Everyone has trashed the soporific Oscar show this year, but what can you expect from the new tippy-toe culture in which no one can risk being controversial? One false move and you might unleash a fiery "Eventoid" -- a media cataclysm that at any moment can streak down from the sky like a rogue asteroid to obliterate your reputation, your earning capacity, or both.
Hollywood has spent months with the behavior cops on its case, even before the last Eventoid, the Janet Jackson scare. First, the studios' terror of piracy led to the notorious ban on "screener" DVDs and tapes, eventually revoked in favor of stern documents threatening Academy of Motion Picture Arts and Sciences members with lifetime exclusion and walking the plank if the films wound up on the Internet or the streets of Shanghai.
Then came admonitions from the Academy board about "inappropriate" Oscar campaigning, which severely curtailed the normal skulduggery, character assassination and credit-grabbing that Hollywood producers live for and movie fans thrill to read about.
Then there was the patriotism pall: Agents, managers and PR reps drummed into their stars' heads the folly of staging any reckless Michael Moore moments. Alone with their ballots, Academy members defiantly cast their votes for war dissenters Sean Penn and Tim Robbins, but the two actor/renegades' acceptance speeches got gold stars for perfect deportment.
Now add to this a serene capitulation by female stars to the savage critiques of the tabloid fashion police.
Beautiful women know they can't go out to a function anymore without some screeching red-carpet harridan or hissing cable queen voting them off the island. The image of Gwyneth Paltrow's fashion mistake in 2002 -- when she showed up in Alexander McQueen's mesh mess -- was recycled so many times it was fashion's equivalent of Howard Dean's scream.
This year, aside from Uma Thurman's gold-braided Tyrolean duvet-dress that has drawn more ink than the new Iraqi constitution, wacky wardrobe picks by female stars were replaced by silky goddess gowns, uniformly tasteful and professionally chosen. (Poor Uma tried to deflect the fashionista fatwa by changing her outfit before the Vanity Fair party.) Liv Tyler summed up the lofty mood as she intoned the best-song nominations in a Xanax voice and earnest black spectacles -- the same face furniture that suddenly straddled the nose of "Primetime" host Diane Sawyer to connote ultraseriousness when she interviewed a trio of biblical scholars about the accuracy of Mel Gibson's "The Passion of the Christ."
The Gibson movie, of course, was the other development unsettling a Hollywood that a year ago would have heard the phrase "Vatican II" and assumed it referred to a sequel.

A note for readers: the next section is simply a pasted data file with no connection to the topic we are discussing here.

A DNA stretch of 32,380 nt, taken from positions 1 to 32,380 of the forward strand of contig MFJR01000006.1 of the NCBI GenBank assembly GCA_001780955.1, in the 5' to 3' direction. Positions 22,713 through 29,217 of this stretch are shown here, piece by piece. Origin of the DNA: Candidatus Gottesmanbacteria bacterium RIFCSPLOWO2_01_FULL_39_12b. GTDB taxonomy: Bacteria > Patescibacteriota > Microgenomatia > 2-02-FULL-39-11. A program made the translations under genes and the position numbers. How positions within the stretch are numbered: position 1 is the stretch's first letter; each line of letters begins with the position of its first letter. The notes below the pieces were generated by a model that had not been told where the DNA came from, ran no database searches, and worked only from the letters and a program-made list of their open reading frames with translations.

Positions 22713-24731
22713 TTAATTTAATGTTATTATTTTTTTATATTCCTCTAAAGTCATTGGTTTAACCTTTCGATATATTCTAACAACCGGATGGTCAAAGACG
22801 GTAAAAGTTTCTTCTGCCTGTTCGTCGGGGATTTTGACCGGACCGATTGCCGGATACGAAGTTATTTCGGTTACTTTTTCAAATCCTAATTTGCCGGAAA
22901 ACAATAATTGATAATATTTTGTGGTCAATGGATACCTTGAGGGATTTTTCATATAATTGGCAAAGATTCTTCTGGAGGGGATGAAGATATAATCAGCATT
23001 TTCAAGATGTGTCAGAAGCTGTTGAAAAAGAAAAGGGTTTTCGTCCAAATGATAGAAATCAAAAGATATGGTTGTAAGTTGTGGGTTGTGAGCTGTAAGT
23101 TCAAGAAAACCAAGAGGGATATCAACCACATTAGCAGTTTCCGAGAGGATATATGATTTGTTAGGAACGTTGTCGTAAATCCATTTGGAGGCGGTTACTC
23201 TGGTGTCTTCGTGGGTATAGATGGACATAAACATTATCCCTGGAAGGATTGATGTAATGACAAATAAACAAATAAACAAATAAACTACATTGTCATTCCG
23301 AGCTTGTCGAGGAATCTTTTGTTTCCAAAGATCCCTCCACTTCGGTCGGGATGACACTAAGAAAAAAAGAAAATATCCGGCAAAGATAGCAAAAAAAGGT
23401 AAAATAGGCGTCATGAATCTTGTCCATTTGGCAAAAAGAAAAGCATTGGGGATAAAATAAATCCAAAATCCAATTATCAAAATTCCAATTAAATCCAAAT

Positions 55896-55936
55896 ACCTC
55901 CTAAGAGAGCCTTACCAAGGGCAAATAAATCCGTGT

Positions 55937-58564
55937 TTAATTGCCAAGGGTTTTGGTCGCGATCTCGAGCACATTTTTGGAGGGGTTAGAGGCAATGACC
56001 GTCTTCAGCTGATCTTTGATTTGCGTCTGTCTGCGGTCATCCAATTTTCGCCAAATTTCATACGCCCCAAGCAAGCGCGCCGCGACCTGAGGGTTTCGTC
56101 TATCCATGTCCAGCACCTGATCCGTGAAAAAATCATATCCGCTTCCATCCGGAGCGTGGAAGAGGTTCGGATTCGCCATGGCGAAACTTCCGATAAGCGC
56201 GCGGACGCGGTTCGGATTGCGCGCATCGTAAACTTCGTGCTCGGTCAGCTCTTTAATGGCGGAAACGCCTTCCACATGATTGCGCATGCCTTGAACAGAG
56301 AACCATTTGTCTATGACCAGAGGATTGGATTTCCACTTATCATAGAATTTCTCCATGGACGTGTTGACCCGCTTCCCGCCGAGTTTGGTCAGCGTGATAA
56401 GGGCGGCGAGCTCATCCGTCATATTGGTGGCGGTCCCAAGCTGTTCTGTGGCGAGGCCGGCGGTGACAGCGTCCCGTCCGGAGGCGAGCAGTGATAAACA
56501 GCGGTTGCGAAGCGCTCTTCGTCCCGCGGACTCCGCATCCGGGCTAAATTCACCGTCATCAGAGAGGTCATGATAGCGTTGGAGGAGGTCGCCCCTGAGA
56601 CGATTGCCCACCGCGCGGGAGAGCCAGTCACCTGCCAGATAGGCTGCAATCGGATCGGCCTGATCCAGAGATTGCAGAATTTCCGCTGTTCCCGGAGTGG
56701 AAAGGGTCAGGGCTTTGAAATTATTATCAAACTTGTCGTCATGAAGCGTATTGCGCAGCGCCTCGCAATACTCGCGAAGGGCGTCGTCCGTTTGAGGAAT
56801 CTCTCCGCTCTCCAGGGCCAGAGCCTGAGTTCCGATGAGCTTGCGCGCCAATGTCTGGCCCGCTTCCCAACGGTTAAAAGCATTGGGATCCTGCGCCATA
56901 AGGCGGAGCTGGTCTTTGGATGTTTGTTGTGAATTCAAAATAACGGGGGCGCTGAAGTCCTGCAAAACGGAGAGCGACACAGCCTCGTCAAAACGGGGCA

At a time when everyone else is trying to be careful, Mel's R-rated holy horror scourge-and-snuff flick has stormed the box office with $125 million in a five-day opening. "The town," top agent Bob Bookman told me, "is numbed by the numbers!" Hollywood pros marvel at how Mel got the world press to report that the pope had endorsed the movie after a Vatican screening. The pontiff's alleged blurb, as supposedly passed on by a Vatican spokesman and later disavowed by his secretary, was five short words long: "It is as it was." (The papal equivalent, perhaps, of "whatever.") Some studio heads may be saying off the record that Mel is insane and they won't work with him again, but if they really meant it they would say it on the record.
Movies such as "The Passion" are not supposed to get made at all, and if they do get made they're not supposed to get made on this epic scale, and if they do get made on this epic scale they're not supposed to succeed, and if they do succeed they're not supposed to succeed on account of guerrilla marketing and promotion. The Hollywood elite's conception of brilliant grass-roots marketing tactics would encompass, say, making "The Fog of War" -- Errol Morris's documentary starring a self-searching Robert McNamara -- into a hit with a Deaniac campaign on the Internet. But Mel Gibson's "Passion" being ignited with Bible Belt church tours and licensing deals for souvenir two-inch stigmata nails? That's hard to take.
"When a $20 million-a-picture movie star sinks $25 million of his own money to make a movie in Aramaic, yes, attention will be paid," Bookman said. "But this is unbelievable."
The Gibson phenomenon makes Hollywood denizens nervous because it brings home the scary power of what they fear most: Bush country.
It's not the supposed anti-Semitism of the movie they're worried about now -- though you don't have to be Jewish to wonder about a picture in which the only Jewish authority figures are a bunch of mean, hook-nosed temple priests with long beards and an effeminate, overweight King Herod wearing too much eyeliner and lounging around with a pet leopard, while the gentile authority figure is a conscience-stricken Roman with a fashionable Tom Ford stubble and a wife who talks like the chairman of the local chapter of Amnesty International.
No, it's Mad Mel's vaunted alliance with the alien armies of the right that are determined to return their mortal foe George W. Bush to the White House this November.
Maybe that's what all the good behavior at the Oscars was really about. Hollywood Democrats think that John Kerry's candidacy is going really well and they don't want to screw it up by being boorish or nasty and giving Bill O'Reilly and Rush Limbaugh a lot of new material for their next flattening Eventoid. In that sense, the boredom of the Oscars this year was a function not so much of repression or despair as of cautious political hope.
©2004, Tina Brown